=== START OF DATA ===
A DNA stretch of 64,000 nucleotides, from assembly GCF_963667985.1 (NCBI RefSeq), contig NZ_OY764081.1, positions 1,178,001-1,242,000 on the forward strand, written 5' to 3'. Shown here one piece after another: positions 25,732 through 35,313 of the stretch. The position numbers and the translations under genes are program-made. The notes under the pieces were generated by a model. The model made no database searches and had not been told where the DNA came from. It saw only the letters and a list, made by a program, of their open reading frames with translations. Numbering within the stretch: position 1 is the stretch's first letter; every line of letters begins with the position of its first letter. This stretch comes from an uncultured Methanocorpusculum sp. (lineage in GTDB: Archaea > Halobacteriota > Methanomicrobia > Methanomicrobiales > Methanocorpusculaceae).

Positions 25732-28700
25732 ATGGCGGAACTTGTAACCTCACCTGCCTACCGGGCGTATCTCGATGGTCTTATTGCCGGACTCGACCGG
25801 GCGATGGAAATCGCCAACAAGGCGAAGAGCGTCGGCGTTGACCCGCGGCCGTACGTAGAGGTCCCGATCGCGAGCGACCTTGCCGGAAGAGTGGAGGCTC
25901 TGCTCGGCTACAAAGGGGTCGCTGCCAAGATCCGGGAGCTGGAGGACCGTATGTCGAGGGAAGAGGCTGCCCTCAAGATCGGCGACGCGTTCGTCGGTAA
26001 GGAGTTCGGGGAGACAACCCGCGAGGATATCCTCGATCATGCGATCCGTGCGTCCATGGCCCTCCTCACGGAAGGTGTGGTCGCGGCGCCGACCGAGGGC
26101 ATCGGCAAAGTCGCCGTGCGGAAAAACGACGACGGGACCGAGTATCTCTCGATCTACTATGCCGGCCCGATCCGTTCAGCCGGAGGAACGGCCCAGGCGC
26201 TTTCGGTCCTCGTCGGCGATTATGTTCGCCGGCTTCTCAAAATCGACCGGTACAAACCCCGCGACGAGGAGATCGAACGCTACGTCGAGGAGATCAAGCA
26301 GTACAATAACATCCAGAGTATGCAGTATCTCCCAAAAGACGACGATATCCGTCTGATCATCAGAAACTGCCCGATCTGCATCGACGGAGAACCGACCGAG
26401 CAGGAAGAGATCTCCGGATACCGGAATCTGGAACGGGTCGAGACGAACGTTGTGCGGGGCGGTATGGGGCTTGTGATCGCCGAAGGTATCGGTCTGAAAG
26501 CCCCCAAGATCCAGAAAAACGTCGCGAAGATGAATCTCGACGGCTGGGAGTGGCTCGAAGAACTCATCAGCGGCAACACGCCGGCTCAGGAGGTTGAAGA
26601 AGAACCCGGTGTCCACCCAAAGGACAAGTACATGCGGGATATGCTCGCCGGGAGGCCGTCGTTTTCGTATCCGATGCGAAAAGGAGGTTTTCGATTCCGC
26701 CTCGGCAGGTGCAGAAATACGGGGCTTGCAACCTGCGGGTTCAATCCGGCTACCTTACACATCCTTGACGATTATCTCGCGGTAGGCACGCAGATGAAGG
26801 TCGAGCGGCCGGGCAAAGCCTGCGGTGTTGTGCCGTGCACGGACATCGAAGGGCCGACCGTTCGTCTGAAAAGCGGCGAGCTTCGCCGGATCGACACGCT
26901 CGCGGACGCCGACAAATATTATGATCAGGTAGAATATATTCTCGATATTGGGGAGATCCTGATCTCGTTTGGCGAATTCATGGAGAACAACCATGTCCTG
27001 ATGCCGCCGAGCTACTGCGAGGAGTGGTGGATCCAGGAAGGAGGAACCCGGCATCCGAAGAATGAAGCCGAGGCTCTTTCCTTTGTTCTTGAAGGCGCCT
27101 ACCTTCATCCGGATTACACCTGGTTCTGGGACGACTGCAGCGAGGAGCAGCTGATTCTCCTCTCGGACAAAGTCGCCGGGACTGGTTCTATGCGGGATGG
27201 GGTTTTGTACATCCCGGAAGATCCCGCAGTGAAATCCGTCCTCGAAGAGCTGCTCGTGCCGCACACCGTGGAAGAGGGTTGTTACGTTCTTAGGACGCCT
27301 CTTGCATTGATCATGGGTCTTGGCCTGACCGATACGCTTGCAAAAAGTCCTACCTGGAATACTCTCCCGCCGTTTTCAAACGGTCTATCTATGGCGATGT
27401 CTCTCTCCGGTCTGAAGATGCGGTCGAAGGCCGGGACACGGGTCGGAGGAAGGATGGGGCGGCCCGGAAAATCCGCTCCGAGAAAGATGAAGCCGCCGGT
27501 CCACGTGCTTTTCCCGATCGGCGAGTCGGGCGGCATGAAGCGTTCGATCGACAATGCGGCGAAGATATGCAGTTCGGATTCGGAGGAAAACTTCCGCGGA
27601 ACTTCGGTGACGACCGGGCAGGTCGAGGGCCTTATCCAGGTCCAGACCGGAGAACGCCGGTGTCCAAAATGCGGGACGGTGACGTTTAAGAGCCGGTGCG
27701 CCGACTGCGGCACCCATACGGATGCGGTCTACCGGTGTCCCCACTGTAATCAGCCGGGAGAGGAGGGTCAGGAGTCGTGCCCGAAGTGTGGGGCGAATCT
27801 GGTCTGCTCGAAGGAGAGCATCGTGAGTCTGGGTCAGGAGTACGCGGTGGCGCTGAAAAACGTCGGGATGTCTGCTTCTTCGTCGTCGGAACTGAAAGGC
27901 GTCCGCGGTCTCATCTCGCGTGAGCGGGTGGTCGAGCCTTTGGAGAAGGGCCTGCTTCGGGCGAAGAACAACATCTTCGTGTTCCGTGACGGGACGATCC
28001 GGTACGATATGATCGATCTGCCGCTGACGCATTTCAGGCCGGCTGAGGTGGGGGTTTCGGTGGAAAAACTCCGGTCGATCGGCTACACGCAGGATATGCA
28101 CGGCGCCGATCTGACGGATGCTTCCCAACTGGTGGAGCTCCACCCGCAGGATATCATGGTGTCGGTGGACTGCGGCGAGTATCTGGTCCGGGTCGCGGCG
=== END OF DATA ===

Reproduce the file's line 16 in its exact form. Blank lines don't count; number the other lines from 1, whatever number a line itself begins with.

27001 ATGCCGCCGAGCTACTGCGAGGAGTGGTGGATCCAGGAAGGAGGAACCCGGCATCCGAAGAATGAAGCCGAGGCTCTTTCCTTTGTTCTTGAAGGCGCCT